Bank of America's Annika Bonanza
The Colonial coup could be worth $18 million in publicity
By Mark Hyman, with Tom Lowry in New York
As the Bank of America (BAC) Colonial golf tourney got set to open in Fort Worth on May 22, nobody could say how high Annika Sorenstam might climb on the leaderboard or how low male golfers might feel if they were outshot by the interloper from the ladies' tour. One thing was clear as a North Texas sunrise, though: The only winner bigger than the gender-bending Sorenstam would be title sponsor Bank of America.
"I liken it to buying a house and finding out there's oil on your property," says Scott Becher, president of Miami-based marketer Sports & Sponsorships Inc. Adds Greg Pahl, a senior director at Joyce Julius & Associates Inc., an Ann Arbor (Mich.) firm that tracks the value of sports sponsorships: "In golf, it ranks as one of the top media coups I've seen. I can't think of a tournament sponsor getting a higher impact."
As a backer of the Salt Lake City Olympics and the Pac-10 basketball tournament, Bank of America is no stranger to the sports-marketing wars. But the bank unwittingly drove the green on a dogleg par 5 when it nabbed the title sponsorship of the Colonial.
Last May, for a four-year, $30 million investment, BofA hitched its corporate wagon to a tourney linked to the memory of golfing god Ben Hogan, who lived in Fort Worth and won it five times. Then along came Sorenstam. Or, rather, Whaley.
The BofA bonanza might never have materialized if Suzy Whaley, a Connecticut golfer, hadn't qualified to play in a PGA Tour event this July. In January, Sorenstam, the top-ranked player on the LPGA, told a reporter that she would accept a similar invitation from the men's tour if offered. That unleashed overtures from a half-dozen tourneys, none of which suited Sorenstam's style of play or schedule. Finally, Sorenstam's agent, Mark Steinberg of IMG, contacted the Colonial and BofA.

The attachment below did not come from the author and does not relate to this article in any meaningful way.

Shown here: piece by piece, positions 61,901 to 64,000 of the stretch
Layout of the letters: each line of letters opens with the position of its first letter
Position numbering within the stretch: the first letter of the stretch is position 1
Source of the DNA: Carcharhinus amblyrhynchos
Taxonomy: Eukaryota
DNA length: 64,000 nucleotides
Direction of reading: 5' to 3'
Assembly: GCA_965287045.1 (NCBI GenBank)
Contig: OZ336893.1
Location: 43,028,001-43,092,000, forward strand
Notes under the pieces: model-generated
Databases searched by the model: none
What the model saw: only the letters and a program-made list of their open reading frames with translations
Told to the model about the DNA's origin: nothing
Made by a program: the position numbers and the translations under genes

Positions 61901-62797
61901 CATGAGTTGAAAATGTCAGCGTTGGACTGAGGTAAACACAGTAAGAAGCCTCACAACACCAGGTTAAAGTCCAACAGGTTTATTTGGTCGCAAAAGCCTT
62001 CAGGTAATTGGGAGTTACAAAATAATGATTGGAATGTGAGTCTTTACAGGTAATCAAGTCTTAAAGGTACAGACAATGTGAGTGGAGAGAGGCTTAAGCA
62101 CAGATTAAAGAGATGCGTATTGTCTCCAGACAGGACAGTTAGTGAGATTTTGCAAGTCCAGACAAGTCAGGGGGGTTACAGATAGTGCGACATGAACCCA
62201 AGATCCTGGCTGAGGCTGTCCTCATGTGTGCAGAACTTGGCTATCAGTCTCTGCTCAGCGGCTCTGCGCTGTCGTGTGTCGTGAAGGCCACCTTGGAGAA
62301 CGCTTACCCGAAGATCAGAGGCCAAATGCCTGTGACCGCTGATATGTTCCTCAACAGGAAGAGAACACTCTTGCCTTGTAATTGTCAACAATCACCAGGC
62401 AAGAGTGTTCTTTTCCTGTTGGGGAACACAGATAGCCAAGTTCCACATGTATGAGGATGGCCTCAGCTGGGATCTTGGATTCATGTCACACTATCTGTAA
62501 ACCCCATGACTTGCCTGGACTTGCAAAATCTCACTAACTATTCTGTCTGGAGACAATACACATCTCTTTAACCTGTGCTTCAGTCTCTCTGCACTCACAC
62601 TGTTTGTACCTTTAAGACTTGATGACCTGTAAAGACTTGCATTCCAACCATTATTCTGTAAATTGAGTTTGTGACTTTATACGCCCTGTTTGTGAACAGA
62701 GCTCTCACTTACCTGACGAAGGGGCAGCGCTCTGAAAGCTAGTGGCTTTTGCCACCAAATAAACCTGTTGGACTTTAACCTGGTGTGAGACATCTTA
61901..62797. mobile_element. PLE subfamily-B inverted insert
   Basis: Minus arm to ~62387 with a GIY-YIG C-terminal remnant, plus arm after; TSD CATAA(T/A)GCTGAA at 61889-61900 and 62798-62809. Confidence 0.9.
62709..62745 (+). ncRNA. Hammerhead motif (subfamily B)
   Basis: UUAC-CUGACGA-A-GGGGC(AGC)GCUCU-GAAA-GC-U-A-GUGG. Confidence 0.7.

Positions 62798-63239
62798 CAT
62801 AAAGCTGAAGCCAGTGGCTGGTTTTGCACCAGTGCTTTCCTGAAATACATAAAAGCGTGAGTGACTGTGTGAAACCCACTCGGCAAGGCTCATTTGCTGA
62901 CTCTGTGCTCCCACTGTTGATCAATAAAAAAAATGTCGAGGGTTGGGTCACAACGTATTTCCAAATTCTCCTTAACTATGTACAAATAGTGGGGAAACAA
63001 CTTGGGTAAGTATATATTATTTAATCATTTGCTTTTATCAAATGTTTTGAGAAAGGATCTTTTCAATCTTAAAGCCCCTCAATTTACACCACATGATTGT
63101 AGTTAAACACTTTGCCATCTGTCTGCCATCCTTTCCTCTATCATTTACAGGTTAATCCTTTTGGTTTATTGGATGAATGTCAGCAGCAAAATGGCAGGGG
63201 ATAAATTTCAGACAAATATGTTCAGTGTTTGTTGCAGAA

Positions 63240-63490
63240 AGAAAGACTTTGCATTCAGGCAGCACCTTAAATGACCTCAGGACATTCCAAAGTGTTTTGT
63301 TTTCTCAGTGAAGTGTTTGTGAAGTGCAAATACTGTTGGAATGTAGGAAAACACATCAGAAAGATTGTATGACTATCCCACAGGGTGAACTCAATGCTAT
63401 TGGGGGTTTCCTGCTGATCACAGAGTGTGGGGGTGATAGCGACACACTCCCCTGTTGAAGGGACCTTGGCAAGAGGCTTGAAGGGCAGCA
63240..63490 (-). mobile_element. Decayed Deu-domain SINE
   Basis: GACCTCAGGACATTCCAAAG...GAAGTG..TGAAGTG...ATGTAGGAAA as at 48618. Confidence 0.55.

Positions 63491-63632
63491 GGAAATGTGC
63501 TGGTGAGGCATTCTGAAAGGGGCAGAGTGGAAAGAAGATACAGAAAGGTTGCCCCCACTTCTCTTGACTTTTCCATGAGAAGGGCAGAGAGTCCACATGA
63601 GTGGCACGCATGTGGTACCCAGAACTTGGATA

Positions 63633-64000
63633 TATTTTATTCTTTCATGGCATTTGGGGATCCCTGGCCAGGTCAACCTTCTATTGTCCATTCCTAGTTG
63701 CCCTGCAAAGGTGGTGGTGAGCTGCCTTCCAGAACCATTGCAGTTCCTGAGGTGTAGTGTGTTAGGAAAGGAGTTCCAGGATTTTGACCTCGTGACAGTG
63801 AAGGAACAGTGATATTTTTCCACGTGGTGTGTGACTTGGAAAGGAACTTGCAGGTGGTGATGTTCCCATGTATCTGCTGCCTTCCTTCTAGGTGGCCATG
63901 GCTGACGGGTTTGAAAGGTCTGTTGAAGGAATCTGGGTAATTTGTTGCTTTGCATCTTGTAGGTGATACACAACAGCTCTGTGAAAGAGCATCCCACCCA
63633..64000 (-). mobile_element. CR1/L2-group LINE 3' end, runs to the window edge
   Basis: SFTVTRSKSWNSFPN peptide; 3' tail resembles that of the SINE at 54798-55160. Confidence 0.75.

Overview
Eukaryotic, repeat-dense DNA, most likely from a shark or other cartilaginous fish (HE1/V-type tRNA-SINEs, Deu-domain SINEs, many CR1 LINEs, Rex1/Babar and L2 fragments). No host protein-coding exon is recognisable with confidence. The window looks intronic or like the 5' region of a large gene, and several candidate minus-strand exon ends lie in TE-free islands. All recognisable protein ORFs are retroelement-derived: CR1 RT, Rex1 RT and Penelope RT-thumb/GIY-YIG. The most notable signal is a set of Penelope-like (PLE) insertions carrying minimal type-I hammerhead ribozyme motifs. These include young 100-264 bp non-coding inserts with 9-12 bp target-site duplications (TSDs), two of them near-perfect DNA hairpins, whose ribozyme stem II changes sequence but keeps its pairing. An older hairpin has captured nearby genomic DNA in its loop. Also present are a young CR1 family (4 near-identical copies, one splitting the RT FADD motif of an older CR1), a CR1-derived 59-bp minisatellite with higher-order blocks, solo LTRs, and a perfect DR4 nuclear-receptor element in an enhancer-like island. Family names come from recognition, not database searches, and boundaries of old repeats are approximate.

Dockery Clark, BofA's vice-president for sports marketing, didn't hesitate to snap up the offer. "Our company is all about higher standards," says Clark, not one to pass up a marketing moment. "That's all Annika is trying to do, to see how well she can compete on the best tour against the best players." And if Sorenstam's thirst for competition showers new attention on the tournament and the bank, what the heck.
Since news of Sorenstam's historic tee-off broke in February, the Colonial has been equal parts sporting event and three-ring circus. Media credentials top 500, up from about 200 last year. And a week before the tourney, officials shut off tickets sales at 200,000, marking the first Colonial sellout.
As title sponsor, BofA has been basking in media exposure that backers of attention-starved PGA Tour stops such as the John Deere Classic and the 84 Lumber Classic can only dream of. John Bogusz, vice-president for ad sales at CBS Sports, predicts that more than 6 million viewers will tune in if Sorenstam is still playing by the weekend of May 24 -- double the number for last year's Colonial. Pahl of media analysts Joyce Julius pegs the value of BofA mentions on TV, the Internet, and print media at $18 million to $20 million, nearly double the average for a PGA Tour event.
Just as precious to the bank is a nonstop week of corporate schmoozing. On each day of the four rounds, BofA plans to distribute 1,000 tickets to clients and employees and host about 50 VIPs at its 13th-hole skybox. The day after the tournament, 40 top customers, including "high worth" clients, will play the Colonial course just as it was set up for the pros.
Bank of America's Clark plans to spend the week rooting Sorenstam on and relishing her own role as one of the masterminds of the year's shrewdest sports-marketing triumph thus far. The bank got in for cheap, and even if Annika doesn't make the cut, BofA walks away with a prize. Does it get any better than that?